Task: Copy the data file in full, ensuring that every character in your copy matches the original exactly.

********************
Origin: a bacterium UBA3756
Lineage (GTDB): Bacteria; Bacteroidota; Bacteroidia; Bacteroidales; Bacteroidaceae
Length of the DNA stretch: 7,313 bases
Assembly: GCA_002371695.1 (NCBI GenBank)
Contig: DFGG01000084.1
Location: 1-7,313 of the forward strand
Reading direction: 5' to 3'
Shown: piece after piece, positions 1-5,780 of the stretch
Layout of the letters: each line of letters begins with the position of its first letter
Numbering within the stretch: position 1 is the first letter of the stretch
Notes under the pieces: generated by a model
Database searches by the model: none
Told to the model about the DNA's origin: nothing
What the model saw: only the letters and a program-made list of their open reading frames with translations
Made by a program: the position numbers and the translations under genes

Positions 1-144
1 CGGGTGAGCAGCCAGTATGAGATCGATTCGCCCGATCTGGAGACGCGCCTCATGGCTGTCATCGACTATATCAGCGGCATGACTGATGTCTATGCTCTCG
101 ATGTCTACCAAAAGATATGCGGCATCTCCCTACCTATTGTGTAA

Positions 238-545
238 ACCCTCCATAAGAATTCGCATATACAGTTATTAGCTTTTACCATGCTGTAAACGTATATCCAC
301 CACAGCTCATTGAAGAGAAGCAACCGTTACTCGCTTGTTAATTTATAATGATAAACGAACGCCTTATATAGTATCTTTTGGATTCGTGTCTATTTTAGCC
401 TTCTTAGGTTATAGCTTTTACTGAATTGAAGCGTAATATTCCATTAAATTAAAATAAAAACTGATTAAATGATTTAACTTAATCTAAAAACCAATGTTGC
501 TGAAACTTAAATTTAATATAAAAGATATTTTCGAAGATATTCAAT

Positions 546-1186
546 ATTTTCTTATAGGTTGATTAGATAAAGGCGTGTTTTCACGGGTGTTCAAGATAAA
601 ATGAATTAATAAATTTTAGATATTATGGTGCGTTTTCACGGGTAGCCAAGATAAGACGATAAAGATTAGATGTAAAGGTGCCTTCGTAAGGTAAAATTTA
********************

Origin: a bacterium UBA3756
Lineage (GTDB): Bacteria; Bacteroidota; Bacteroidia; Bacteroidales; Bacteroidaceae
Length of the DNA stretch: 7,313 bases
Assembly: GCA_002371695.1 (NCBI GenBank)
Contig: DFGG01000084.1
Location: 1-7,313 of the forward strand
Reading direction: 5' to 3'
Shown: piece after piece, positions 1-5,780 of the stretch
Layout of the letters: each line of letters begins with the position of its first letter
Numbering within the stretch: position 1 is the first letter of the stretch
Notes under the pieces: generated by a model
Database searches by the model: none
Told to the model about the DNA's origin: nothing
What the model saw: only the letters and a program-made list of their open reading frames with translations
Made by a program: the position numbers and the translations under genes

Positions 1-144
1 CGGGTGAGCAGCCAGTATGAGATCGATTCGCCCGATCTGGAGACGCGCCTCATGGCTGTCATCGACTATATCAGCGGCATGACTGATGTCTATGCTCTCG
101 ATGTCTACCAAAAGATATGCGGCATCTCCCTACCTATTGTGTAA

Positions 238-545
238 ACCCTCCATAAGAATTCGCATATACAGTTATTAGCTTTTACCATGCTGTAAACGTATATCCAC
301 CACAGCTCATTGAAGAGAAGCAACCGTTACTCGCTTGTTAATTTATAATGATAAACGAACGCCTTATATAGTATCTTTTGGATTCGTGTCTATTTTAGCC
401 TTCTTAGGTTATAGCTTTTACTGAATTGAAGCGTAATATTCCATTAAATTAAAATAAAAACTGATTAAATGATTTAACTTAATCTAAAAACCAATGTTGC
501 TGAAACTTAAATTTAATATAAAAGATATTTTCGAAGATATTCAAT

Positions 546-1186
546 ATTTTCTTATAGGTTGATTAGATAAAGGCGTGTTTTCACGGGTGTTCAAGATAAA
601 ATGAATTAATAAATTTTAGATATTATGGTGCGTTTTCACGGGTAGCCAAGATAAGACGATAAAGATTAGATGTAAAGGTGCCTTCGTAAGGTAAAATTTA